Yes, that is rain in the background. I actually would not have minded some refreshing rain, but there was some very nasty sounding thunder accompanying it. Luckily, it stayed off to the east. I continued to trudge down the trail at a much slower than planned pace because my feet were seriously killin me. I got back to my car at 1:55, just shy of 11 hours from when I left. When I took off my boots, my feet actually cursed at me. It was quite embarrassing . Now they won't even talk to me at all. My toes put in a request for a transplant to another body. Hell, my blisters had blisters. Now, I put myself through hell to summit this one, and of course I am glad that I did. But there are a couple of things that puzzle me. According to the stats on this here fine website, Long's is the 2nd most popular first 14er. Does that statement even make sense? If not, follow this link & it should explain it - . Are people crazy? All of the other 'first 14ers' make perfect sense, Gray's Bierstadt, Elbert, Pikes, Quandary, Sherman, Democrat, etc, but a 15 mile, class 3 for a first timer? It is also listed as the number 1 'favorite' 14er. Now, I probably would have liked this one more if I did not have such a bad time with feeling like sh#* and the loads of blisters. I can see a benefit of camping at the boulder field, but I also hear that there are plenty of restless nights with crazy winds up there, plus there is the long trek down with all the extra heavy gear too. I don't know, toss up maybe. If I can get this blister thing figured out (always at the front of my feet, toes area), I may try this one again in the future, far, far away future....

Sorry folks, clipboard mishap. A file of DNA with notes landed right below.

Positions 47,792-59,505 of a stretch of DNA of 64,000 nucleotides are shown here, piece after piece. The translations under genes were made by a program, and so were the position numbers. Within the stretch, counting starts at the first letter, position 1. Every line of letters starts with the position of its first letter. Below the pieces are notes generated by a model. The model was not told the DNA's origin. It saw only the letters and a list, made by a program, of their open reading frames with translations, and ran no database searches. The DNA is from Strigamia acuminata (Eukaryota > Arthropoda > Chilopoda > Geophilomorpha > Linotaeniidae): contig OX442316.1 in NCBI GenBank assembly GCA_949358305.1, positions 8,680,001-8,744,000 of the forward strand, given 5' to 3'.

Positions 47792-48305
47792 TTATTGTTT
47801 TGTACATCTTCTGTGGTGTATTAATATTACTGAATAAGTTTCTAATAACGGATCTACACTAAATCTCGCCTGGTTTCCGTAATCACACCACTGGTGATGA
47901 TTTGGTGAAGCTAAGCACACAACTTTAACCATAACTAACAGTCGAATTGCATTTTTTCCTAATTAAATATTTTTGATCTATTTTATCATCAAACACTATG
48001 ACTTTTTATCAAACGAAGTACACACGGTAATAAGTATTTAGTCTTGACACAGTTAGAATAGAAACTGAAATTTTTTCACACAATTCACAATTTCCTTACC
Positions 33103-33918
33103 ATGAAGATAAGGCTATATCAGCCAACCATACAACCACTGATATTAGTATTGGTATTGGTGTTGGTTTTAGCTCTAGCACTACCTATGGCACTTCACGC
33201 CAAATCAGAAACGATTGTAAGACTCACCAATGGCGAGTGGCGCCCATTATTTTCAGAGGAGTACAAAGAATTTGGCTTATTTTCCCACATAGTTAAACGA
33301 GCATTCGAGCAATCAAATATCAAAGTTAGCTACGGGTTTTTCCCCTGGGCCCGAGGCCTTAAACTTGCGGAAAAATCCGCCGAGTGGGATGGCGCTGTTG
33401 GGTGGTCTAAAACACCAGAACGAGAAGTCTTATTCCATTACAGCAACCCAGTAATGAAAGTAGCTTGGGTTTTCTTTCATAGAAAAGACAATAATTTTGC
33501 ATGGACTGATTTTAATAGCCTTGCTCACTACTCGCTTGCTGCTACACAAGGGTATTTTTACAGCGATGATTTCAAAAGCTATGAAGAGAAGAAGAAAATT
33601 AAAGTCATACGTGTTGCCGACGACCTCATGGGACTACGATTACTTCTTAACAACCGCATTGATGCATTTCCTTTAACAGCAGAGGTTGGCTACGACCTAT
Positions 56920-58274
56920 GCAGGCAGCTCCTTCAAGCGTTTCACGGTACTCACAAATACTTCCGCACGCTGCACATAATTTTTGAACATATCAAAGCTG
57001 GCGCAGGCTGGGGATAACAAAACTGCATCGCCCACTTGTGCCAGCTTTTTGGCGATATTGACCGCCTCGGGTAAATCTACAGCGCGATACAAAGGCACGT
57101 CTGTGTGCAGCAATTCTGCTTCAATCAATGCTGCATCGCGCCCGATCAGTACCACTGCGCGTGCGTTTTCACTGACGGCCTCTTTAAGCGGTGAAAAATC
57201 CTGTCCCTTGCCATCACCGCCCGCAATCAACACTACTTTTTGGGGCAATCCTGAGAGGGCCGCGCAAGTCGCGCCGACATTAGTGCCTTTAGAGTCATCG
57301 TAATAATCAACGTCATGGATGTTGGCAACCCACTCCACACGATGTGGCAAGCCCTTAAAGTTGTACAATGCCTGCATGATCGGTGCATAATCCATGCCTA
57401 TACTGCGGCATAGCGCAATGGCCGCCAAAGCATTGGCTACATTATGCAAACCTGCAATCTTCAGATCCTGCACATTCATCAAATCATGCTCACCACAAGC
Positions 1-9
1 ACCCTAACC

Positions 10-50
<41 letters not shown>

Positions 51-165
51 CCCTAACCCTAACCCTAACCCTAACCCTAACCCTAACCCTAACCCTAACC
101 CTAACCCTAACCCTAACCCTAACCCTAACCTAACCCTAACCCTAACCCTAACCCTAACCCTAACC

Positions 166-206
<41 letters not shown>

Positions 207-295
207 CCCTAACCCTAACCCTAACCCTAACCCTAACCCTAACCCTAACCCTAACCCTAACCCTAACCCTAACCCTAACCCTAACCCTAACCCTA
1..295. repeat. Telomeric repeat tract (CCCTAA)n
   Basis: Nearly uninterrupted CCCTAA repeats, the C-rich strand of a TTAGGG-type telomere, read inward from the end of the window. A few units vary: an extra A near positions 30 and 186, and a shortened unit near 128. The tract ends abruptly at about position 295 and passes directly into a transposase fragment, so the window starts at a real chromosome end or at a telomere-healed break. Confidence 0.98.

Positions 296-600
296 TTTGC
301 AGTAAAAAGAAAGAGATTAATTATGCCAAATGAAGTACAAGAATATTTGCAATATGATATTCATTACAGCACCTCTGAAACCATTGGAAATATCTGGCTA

Thumbnails for uploaded photos (click to open slideshow):
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Comments or Questions

Way to go!
08/28/2009 11:17
Glad to see you persevered to the top of that b!^@#. I bonked in the trough when I climbed it, and sat through a hail storm. Nice job, man! Tuesday will be here before you know it... are you ready???


Great job!!
08/31/2009 01:46
Love that determination, try with a friend and get turned around, come back the next week solo!! Way to go, great job on a great mountain. BTW, Long‘s was my first, 3 times in fact before doing some others. I think maybe because it is so close to population center (Denver) it is a natural first for many of us.